Guide to Perfection

So on the spur of the moment, just in time for the Jewish New Year, and for my impending 30th birthday, I decided to get a haircut.

I’ve had more or less the same long-curly-shedding-all-over-the-place mess on and off for like 14 years or something. So I was like “meh, time for a change.”

So I cut it off at about halfway down my neck, with longer locks in the front. I told my cousin “Now, I can no longer do the metal headbang, but I can totally rock the riot grrrl headbang.” It’s two different styles. The main difference is that the former goes up and down or in circles, and the latter goes from side to side.

In any case, when I showed up at my family’s place with this new do, they all reacted as I expected they would, “Well, it’s about freaking time!”

Though, some had the nerve to add what I’ve already complained about in former posts: “You should have also dyed your hair.”

Since getting pissed off about it was getting redundant, I decided to go for the annoyed, sarcastic humor and responded “Well, yeah, you know, I was considering the two longer locks as electric jet blue, but then I thought my boss wouldn’t like it too much.”

One of them even said “Had you dyed your hair, you would have looked perfect.”

Truth of the matter is, even if I would have dyed my hair, they would probably find other things that need to be changed: “Had you worn a dress, you would have looked perfect… had you shaved your arms, you would have looked perfect… had you bothered to powder your nose a bit, you would have looked perfect…”

“I’m already perfect, thank you very much,” I said with a frown.

It’s enough that girls get all this “perfect” poison from the media, they don’t need to get it from their families, too. And it really is poison, because although these comments are shallow, they reach a place deep down within women’s minds and destroy them from the inside out, telling them they’re never good enough, never pretty enough, never perfect enough. This awesome drawing by Diane Lindo illustrates this very point.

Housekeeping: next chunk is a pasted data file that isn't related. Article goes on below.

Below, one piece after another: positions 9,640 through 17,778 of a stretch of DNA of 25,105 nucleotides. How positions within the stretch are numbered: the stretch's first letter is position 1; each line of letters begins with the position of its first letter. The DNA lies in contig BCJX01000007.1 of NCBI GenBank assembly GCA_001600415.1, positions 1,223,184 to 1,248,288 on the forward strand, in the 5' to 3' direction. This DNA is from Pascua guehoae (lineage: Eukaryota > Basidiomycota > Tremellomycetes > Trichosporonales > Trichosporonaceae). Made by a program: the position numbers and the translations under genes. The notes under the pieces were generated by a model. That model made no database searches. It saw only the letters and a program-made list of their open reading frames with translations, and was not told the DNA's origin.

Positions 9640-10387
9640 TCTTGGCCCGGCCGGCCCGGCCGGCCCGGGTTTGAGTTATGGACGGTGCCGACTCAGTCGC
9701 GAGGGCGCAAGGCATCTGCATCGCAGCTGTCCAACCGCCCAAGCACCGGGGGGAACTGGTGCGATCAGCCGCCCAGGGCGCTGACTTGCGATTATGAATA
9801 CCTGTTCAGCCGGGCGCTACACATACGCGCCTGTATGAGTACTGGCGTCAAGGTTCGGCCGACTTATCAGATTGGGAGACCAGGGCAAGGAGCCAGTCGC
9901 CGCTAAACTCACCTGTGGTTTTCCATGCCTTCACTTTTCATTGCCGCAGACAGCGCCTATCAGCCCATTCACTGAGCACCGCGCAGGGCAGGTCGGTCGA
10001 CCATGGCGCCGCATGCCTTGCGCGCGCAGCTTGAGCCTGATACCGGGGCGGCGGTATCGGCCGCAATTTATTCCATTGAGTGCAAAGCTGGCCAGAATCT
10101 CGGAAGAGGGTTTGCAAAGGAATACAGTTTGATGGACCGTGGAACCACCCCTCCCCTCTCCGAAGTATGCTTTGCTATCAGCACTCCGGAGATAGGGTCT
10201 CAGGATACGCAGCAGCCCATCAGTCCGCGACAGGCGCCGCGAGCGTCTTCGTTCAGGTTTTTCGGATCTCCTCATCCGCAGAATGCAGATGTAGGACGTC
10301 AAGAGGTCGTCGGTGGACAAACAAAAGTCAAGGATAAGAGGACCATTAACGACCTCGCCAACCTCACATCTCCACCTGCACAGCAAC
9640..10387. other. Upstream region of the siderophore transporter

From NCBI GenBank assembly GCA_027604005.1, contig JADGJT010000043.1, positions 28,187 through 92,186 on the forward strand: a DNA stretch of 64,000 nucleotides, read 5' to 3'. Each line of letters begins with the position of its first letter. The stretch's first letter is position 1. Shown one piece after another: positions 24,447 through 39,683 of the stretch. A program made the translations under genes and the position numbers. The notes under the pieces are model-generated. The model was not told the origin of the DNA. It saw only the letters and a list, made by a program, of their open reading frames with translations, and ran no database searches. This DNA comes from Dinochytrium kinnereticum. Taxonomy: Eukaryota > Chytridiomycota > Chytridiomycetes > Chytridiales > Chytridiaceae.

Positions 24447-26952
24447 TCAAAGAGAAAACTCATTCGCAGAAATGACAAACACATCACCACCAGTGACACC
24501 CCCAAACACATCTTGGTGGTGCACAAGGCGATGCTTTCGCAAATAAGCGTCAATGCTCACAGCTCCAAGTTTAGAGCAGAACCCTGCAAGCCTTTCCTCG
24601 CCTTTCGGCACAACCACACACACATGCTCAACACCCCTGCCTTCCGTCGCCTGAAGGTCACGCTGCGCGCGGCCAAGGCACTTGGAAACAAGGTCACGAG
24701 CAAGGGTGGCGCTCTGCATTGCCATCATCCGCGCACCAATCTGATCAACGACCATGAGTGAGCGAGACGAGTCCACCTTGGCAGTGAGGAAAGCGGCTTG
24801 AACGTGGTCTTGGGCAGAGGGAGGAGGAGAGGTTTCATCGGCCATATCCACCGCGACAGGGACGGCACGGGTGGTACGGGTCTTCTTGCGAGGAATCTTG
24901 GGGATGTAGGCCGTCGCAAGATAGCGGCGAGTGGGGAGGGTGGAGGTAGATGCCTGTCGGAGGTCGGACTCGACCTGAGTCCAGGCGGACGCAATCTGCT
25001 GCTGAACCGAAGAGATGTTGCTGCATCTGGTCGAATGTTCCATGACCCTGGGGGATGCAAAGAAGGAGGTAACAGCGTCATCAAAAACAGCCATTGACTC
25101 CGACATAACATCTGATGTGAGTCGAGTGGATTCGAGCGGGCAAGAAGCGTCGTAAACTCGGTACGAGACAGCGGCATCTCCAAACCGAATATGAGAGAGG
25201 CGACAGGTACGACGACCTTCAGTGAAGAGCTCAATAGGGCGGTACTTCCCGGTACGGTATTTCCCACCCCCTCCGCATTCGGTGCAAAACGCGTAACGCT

Seriously though, fucking piece of shit. I’ve had enough of people telling me what I “should have” done, or what I “should” do, or what would make me look “perfect.” Perfect in the eyes of who? Of you? Of them? Of a patriarchical society who never gave me a chance to be perfect as I am?

There are so many things, so many beings, and so many entities that I consider to be so much more important than all of those mentioned above, and whose opinion matters to me more. What about me? I rather be perfect in my eyes, in the eyes of the girl in the mirror, in the eyes of the inner child. And I’m already perfect in the eyes of my grrrlfriends.

Once, my friend Clementine, made a collage of the various offensive comments people make about her. One of them was “If you shaved, you’d be a 10. Right now, you stand at about 6.” I commented on her collage saying “If you shaved you’d be a 10. Right now, you stand at about a million!”

And that’s exactly what I say about myself every time I hear comments like “You’d be perfect if… You’d look so pretty if…” Well, IF I had balls, I’d be a dude, and nobody would tell me how perfect I would look if I would wear dresses and skirts and shave my arms and dye my hair. But the Mother Goddess, in Her infinite wisdom, decided to give me a big juicy pair of ovaries, hairy arms and messy hair with lots of grays. She also blessed me with this thing called free will. So I can choose whatever I want to do with my body, decorate it with tattoos, and not dye my hair.

Nobody can claim my body. I own it. It belongs to me. Get that through your skull. If one fateful day, I choose to dye my hair, it will be on my own terms, and it will be my choice. Just as I chose to cut my hair.

Peace, love and “We look so cute with our hairy legs and armpits.” – Mistress Distress.


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